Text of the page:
12. And thus, in one view and two instances, God hath drawn all the world to himself by his son Jesus, in the instance of the shepherds and the Arabian magi, Jews and Gentiles, learned and unlearned, rich and poor, noble and ignoble; that in him all nations, and all conditions, and all families, and all persons, might be blessedB; having called all by one star or other, by natural reason, or by the secrets of philosophy; by the revelations of the Gospel, or by the ministry of angels; by the illuminations of the Spirit, or by the sermons and dictates of spiritual fathers; and hath consigned this lesson to us, that we must never appear before the Lord empty, offering gifts to him, by the expenses or by the affections of charity; either the worshipping or the oblations of religion, either the riches of the world or the love of the soul: for if we cannot bring gold with the rich Arabians, we may, with the poor shepherds, come and “ kiss the Son, lest he be angry;" and in all cases come

and him with fear and reverence," and spiritual rejoicings.


& Nam simul terris animisque duri,

Et spà Bessi nive duriores,
Nunc oves facti, duce te, gregantur

Pacis in aulam.
Nox ubi quondam fuerat ferarum,
Nunc ibi ritus viget angelorum,
Et latet Justus quibus ipse latro

Vixit in antris.

S, l'uulinus in Ricdilu Nicetæ.


Most holy Jesu, thou art the glory of thy people Israel, and a

light to the Gentiles, and wert pleased to call the Gentiles to the adoration and knowledge of thy sacred person and laws, communicating the inestimable riches of thy holy discipline to all, with an universal undistinguishing love ; give unto us spirits docible, pious, prudent, and ductile, that no motion or invitation of grace be ineffectual, but may produce excellent effects upon us, and the secret whispers of thy spirit may prevail upon our affections, in order to piety and obedience, as certainly as the loudest and most clamorous sermons of the Gospel. Create in us such excellences, as are fit to be presented to thy glorious Majesty; accept of the oblation of myself, and my entire services : but be thou pleased to verify my offering, and , secure the possession to thyself, that the enemy may not pollute the sacrifice, or divide the gift, or question the title ; but that I may be wholly thine, and for ever, clarify my understanding, sanctify my will, replenish my memory with arguments of piety; then shall I present to thee an oblation rich and precious, as the treble gift of the Levantine princes. Lord, I am thine, reject me not from thy favour, exclude me not from thy presence; then shall I serve thee all the days of my life, and partake of the glories of thy kingdom, in which thou reignest gloriously and eternally. Amen.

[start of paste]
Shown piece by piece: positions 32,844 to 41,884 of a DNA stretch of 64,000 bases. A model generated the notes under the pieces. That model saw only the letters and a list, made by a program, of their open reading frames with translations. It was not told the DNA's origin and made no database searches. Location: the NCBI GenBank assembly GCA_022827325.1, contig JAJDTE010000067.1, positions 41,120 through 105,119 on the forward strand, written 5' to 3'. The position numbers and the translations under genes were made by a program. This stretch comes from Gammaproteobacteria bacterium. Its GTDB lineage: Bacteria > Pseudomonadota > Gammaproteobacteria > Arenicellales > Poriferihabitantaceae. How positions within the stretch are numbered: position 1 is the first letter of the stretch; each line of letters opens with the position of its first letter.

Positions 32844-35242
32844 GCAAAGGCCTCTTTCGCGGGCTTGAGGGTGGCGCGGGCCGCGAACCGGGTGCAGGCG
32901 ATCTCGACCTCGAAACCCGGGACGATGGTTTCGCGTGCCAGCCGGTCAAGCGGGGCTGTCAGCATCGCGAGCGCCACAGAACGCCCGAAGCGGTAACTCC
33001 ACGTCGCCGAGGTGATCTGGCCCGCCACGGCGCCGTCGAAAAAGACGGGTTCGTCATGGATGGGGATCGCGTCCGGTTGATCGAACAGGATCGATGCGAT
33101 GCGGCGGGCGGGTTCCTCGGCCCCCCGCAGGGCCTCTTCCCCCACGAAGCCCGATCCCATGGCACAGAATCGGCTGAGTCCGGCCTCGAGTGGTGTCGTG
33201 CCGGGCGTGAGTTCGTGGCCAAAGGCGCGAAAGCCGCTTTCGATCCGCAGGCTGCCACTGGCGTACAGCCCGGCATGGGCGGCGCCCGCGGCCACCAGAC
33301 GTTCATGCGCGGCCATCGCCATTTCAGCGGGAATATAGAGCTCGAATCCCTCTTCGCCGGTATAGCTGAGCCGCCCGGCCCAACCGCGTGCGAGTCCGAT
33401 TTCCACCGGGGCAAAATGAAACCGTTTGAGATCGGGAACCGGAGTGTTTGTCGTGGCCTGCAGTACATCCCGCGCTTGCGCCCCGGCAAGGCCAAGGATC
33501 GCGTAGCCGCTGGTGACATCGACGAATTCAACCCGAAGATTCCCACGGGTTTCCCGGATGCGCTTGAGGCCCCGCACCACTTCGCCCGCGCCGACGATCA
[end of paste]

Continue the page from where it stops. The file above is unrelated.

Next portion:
Of the Circumcision of Jesus, and his Presentation in the


1. AND now the blessed Saviour of the world began to do the work of his mission and our redemption : and because man had prevaricated all the Divine commandments, to which all human nature respectively to the persons of several capacities was obliged, and therefore the whole nature was

obnoxious to the just rewards of its demerits ; first, Christ was to put that nature he had assumed, into a savable condition, by fulfilling his Father's preceptive will, and then to reconcile it actually, by suffering the just deservings of its prevarications. He therefore addresses himself to all the parts of an active obedience ; " and when eight days were accomplished for the circumcising of the Child,” he exposed his tender body to the sharpness of the circumcising stone, and shed his blood in drops, giving an earnest of those rivers, which he did afterwards pour out for the cleansing all human nature, and extinguishing the wrath of God.